Follow the money. It's an old adage, but one of the best. And journalist Gretchen Peters knows this more than most. For some years now she has been researching the nexus between money and the various Taliban factions, in particular looking into the opium trade in her book Seeds of Terror, and her pamphlet How Opium Profits the Taliban for the US Institute of Peace.
Now she has produced Haqqani Network Financing: The Evolution of an Industry for the Combating Terrorism Center at West Point. Her groundbreaking study shows in some detail how this remarkable Afghan clan has been able to build up unique cash-generating business enterprises to finance its very effective campaign against the Karzai government and its Western allies.
From its base in Pakistan's North Waziristan - where it exists with the blessing of the ISI - the Haqqanis have created a mafia-like empire that now stretches across Pakistan and into the Gulf. Peters says the Haqqani network is involved in an array of illegal activities: it extorts from businesses in Afghanistan's south-east and in FATA; takes part in kidnap-for-ransom schemes; protects and taxes illicit smuggling rings as well as smuggling itself; has partial ownership stakes in dozens, if not hundreds, of real estate holdings and in construction firms, import-export operations and transport businesses; raises donations from ideological supporters; and finally, is involved in large-scale money laundering.
Peters says that whilst conventional wisdom suggests that all these activities are directed towards supporting the network's military and religious objectives, in fact they are also an end in themselves. She sums it up like this:
"This report will make the case that the Haqqanis have evolved over more than three decades into an efficient mafia-type network exhibiting robust relationships with regional political, military and economic circles, and that members of the group have a financial incentive to remain the dealmakers and the enforcers in their area of operations. The report will also demonstrate how the Haqqanis’ involvement in criminal and profit-making activities has diversified over time in pragmatic response to shifting funding conditions and economic opportunities. At each stage of the group’s history, Haqqani network leaders have leveraged strategic alliances and relationships to consolidate their position of authority within the community and to secure their sources of funding."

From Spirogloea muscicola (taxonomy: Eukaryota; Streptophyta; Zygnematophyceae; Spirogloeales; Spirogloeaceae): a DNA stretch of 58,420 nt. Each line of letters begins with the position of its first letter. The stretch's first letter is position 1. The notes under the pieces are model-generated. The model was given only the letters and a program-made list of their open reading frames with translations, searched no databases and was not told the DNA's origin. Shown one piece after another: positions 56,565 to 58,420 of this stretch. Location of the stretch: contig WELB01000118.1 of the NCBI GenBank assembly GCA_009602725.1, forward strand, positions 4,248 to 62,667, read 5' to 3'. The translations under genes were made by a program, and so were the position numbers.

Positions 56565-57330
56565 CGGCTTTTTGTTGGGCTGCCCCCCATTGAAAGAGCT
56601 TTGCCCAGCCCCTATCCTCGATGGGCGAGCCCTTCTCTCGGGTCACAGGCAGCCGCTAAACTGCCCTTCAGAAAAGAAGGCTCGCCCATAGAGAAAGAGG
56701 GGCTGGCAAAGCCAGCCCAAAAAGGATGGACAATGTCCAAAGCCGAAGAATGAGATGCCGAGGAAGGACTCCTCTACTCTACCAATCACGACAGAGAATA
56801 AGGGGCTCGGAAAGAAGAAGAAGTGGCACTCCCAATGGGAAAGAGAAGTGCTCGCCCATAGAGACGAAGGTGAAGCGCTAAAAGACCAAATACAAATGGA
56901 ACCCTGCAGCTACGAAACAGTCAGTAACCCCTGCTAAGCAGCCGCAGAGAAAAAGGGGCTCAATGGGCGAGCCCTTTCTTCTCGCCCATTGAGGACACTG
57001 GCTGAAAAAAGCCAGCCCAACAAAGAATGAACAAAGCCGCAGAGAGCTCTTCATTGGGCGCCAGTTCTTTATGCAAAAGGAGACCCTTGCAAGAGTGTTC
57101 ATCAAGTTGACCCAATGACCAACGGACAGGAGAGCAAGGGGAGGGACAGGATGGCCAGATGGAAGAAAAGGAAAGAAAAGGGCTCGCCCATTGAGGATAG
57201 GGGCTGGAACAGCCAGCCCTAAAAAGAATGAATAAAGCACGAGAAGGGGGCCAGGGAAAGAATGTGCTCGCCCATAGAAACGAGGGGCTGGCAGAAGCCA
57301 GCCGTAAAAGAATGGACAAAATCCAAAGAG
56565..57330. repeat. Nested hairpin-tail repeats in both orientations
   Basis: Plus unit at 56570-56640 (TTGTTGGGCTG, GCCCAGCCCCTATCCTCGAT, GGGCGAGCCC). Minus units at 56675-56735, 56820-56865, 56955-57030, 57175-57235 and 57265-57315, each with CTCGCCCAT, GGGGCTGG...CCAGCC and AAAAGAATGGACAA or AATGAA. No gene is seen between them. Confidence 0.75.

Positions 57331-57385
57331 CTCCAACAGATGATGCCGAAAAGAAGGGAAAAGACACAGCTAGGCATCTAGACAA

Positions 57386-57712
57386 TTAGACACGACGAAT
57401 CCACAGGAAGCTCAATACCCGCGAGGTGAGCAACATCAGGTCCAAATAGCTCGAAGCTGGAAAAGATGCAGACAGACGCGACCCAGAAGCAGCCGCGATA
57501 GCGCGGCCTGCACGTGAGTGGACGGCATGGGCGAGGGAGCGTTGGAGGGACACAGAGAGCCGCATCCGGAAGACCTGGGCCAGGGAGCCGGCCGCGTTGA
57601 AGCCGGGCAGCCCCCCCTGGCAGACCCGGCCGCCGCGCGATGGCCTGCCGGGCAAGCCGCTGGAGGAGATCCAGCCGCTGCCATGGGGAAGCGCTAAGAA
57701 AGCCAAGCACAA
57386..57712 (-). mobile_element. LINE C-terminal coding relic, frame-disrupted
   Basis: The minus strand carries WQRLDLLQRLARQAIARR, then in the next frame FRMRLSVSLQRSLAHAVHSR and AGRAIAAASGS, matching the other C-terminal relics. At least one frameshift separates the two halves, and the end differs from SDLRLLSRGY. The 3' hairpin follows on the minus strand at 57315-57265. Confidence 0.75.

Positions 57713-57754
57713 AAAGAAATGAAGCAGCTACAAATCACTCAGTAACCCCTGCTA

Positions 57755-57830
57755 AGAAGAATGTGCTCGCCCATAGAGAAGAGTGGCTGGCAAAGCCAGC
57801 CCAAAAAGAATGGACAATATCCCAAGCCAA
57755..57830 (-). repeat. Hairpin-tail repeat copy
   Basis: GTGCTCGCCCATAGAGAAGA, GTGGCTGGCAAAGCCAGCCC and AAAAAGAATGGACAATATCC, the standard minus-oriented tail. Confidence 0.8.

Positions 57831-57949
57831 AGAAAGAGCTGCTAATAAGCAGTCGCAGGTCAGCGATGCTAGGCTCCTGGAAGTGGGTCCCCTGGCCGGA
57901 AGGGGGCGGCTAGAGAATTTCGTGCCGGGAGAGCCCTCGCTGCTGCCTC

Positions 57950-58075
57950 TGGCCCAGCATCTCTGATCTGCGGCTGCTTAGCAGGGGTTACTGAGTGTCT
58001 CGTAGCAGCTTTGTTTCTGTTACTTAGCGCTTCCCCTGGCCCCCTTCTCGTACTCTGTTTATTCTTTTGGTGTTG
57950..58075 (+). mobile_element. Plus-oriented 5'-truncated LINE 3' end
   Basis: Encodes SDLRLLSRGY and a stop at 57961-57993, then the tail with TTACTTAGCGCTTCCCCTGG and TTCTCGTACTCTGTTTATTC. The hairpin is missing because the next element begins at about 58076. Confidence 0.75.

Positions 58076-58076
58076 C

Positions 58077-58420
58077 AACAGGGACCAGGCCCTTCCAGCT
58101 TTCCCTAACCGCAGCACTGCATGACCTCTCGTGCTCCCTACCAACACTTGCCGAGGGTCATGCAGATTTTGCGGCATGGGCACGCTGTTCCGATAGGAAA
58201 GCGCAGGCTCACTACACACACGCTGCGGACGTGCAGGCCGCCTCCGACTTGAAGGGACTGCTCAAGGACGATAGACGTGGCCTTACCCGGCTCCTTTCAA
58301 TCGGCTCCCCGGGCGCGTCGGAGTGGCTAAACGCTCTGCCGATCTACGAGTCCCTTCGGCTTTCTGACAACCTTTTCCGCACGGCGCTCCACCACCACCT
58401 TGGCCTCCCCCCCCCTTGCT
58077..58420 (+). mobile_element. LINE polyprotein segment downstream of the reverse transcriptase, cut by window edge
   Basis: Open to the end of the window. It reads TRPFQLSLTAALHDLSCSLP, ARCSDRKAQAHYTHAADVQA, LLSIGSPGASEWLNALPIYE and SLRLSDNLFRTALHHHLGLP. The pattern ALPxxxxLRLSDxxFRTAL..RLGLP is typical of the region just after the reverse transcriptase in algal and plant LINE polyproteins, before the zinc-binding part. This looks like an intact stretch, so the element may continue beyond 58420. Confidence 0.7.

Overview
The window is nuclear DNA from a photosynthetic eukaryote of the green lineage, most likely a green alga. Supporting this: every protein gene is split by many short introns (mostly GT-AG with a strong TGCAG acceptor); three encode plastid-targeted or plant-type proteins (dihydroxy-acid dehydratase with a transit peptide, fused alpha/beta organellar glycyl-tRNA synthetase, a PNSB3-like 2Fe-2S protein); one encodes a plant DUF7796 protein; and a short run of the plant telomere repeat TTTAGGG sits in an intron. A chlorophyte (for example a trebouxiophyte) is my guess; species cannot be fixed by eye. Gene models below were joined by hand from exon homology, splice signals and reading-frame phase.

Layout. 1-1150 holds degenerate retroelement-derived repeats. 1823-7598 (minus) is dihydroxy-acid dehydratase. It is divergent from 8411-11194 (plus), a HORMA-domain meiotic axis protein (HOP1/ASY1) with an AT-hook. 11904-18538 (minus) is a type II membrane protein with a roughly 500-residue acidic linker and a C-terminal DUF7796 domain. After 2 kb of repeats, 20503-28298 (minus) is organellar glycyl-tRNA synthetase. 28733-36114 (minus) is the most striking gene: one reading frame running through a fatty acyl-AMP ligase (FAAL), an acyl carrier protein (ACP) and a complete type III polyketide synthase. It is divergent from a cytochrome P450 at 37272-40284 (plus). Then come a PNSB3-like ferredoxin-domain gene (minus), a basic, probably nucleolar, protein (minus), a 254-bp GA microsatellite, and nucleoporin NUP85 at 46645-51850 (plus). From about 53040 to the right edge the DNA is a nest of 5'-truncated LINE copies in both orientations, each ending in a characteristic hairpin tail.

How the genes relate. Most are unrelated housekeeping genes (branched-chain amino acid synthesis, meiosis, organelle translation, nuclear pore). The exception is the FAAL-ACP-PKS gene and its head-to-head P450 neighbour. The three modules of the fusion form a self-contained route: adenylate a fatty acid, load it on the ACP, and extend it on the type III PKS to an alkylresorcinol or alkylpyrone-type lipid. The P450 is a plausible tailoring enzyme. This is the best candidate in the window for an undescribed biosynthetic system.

Peters says that continued warfare in Afghanistan benefits the Haqqanis financially and that they have little incentive to end the fighting or to give up the autonomy they have found in Pakistan's tribal areas. The network's comparatively small size means its members can adapt to changes very quickly, whilst making it difficult for outsiders to penetrate. It does, however, have weaknesses, including repetitive behaviour, paranoia over traitors and a leadership which may be too small and too centralised.
What is most remarkable is that the network's finances have never come under sustained attack, in part because it is protected by the Pakistani state, but also because US war planners are too focussed on military activity to understand how to take on this kind of enemy. As Peters says: "a stepped‐up U.S. effort to identify and disrupt Haqqani business activities and logistical supply lines, modeled on previous successful campaigns against other transnational crime networks around the globe, could significantly degrade the network’s capacity to cause trouble." Is anyone listening?
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